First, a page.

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This question already has an answer here:

The Chicago Manual of Style (sec. 12.16) suggests medium space (a ¼ em) before and after

  • signs for binary operations (i.e., conjunctions);
  • symbols of integration, summation, or union; and
  • signs for binary relations (i.e., verbs)

except in exponents; also medium space after commas between "coordinate points" or between elements in a list; and "no space after a binary operation or relation sign when it is modifying a symbol (i.e., used as an adjective)".

I don't know whether LaTeX follows these guidelines, but anyway I would like to know the (generally accepted) "right" amount of space in the following situations (that is, do I need to add/remove space, and if so how much?)

  • after logarithm: \log x
  • before factorial symbol: y!
  • in an implicit multiplication: x y
  • before and after "for all" symbol: x > 0 \forall x
  • between equations separated by a comma: x = 1, y = 2
  • between equations separated by text: x = 1 \text{ and } y = 2
  • after a comma separating elements of a set: \{0, 1\}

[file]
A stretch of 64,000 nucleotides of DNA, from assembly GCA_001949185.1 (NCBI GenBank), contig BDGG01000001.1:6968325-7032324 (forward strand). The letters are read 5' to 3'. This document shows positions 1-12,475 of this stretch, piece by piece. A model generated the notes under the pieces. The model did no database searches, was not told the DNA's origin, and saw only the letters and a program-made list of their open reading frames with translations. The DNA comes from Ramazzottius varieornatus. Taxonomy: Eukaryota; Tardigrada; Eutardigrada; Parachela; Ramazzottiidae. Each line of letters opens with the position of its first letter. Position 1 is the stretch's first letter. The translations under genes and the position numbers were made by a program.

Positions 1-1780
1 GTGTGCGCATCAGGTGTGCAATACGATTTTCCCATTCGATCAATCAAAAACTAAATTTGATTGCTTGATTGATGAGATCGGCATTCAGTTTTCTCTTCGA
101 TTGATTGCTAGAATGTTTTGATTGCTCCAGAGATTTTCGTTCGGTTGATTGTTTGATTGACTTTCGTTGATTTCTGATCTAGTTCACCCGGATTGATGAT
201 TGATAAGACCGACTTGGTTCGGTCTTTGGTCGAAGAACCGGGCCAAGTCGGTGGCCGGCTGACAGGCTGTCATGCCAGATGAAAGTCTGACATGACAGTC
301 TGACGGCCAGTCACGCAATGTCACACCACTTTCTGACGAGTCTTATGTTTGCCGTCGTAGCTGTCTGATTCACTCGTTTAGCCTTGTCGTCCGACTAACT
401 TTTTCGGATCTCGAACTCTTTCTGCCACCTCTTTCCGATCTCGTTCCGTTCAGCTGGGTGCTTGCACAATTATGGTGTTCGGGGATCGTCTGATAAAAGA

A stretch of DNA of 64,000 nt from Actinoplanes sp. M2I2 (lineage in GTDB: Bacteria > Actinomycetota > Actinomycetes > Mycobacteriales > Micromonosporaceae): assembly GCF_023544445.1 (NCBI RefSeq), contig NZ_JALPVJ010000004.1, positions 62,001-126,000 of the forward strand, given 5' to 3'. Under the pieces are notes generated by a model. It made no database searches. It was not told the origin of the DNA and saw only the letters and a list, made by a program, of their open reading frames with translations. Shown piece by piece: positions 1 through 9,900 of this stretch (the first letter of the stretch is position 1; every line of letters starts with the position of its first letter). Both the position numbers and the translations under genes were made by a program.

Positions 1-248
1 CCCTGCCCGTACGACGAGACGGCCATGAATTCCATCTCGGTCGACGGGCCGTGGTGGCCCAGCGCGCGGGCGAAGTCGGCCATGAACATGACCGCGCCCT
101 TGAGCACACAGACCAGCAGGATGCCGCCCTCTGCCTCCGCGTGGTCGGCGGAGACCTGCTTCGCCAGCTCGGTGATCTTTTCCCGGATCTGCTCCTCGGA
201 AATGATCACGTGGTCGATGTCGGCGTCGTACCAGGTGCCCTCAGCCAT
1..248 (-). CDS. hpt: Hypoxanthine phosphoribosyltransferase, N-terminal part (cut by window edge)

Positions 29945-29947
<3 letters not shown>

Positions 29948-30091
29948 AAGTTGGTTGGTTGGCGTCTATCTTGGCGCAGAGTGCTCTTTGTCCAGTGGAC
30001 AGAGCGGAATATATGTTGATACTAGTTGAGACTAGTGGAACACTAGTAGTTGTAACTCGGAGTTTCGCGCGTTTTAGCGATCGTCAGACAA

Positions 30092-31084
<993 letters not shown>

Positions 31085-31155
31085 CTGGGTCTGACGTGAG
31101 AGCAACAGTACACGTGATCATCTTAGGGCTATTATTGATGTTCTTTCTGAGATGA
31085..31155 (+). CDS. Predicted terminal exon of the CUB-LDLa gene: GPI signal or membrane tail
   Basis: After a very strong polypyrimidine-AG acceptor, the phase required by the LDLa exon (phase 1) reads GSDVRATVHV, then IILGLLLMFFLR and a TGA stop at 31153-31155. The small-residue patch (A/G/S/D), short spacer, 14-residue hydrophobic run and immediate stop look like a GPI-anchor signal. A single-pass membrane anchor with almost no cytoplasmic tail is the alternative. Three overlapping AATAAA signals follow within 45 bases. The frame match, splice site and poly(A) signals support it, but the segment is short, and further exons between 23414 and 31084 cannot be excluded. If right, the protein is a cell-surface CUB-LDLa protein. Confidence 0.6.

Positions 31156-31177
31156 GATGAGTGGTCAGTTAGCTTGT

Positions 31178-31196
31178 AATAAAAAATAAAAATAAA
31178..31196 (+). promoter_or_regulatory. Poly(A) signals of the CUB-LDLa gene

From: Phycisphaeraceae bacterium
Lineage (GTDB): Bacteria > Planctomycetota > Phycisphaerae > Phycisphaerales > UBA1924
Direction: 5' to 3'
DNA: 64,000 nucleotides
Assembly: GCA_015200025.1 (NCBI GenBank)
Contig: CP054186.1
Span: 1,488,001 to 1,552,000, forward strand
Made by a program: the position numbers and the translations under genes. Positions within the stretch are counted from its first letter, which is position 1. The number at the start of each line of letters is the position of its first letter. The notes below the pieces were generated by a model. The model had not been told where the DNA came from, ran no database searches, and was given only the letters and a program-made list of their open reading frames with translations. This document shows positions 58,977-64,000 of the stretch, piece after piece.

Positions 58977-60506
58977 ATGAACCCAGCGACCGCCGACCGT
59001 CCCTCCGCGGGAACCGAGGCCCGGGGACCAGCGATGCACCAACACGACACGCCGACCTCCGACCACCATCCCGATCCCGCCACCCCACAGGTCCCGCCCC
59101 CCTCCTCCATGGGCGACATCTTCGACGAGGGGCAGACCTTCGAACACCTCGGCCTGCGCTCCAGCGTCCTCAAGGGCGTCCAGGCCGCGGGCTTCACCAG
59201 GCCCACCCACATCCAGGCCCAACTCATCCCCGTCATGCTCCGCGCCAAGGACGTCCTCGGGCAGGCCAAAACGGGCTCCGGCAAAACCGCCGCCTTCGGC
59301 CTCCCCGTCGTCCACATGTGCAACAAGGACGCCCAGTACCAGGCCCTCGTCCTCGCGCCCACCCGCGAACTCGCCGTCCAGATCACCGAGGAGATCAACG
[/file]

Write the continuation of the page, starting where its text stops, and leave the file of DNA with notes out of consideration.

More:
• after a comma separating arguments of a function: f(x, y)

marked as duplicate by Joseph Wright Dec 5 '16 at 17:53

This question has been asked before and already has an answer. If those answers do not fully address your question, please ask a new question.

  • 1
    All this is managed by (La)TeX and rarely has to be modified. For quantifiers, note you should write them after the relation, but before. – Bernard Dec 5 '16 at 1:21
  • I always put a \quad before and after \text{} in \displaystyle. Also before \forall. – John Kormylo Dec 5 '16 at 1:30
  • This, in my opinion, may solicit "primarily opinion-based answers". – Werner Dec 5 '16 at 4:29
  • I've closed here as a dupe (rather than opinion based) as we do have question on this topic, as pointed out by @ErnestA! – Joseph Wright Dec 5 '16 at 17:54
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Partial answers (please remember that some rules may vary from country to country):

after logarithm: $\log x$ -- exactly this space
before factorial symbol: y! -- before no, after rather \,
in an implicit multiplication: x y -- in doubt you can use \,
before and after "for all" symbol: x > 0 \forall x
between equations separated by a comma: $x = 1$,  $y = 2$ -- two different equations, separated by a space
between equations separated by text: x = 1 \text{ and } y = 2 -- at least space, rather \quad
after a comma separating elements of a set: \{0, 1\} -- it depends, some people want to have spaces after commas (e.g. `,\ `).
after a comma separating arguments of a function: f(x, y) -- OK, TeX adds a proper space

In most cases TeX knows, what the spacing should be.

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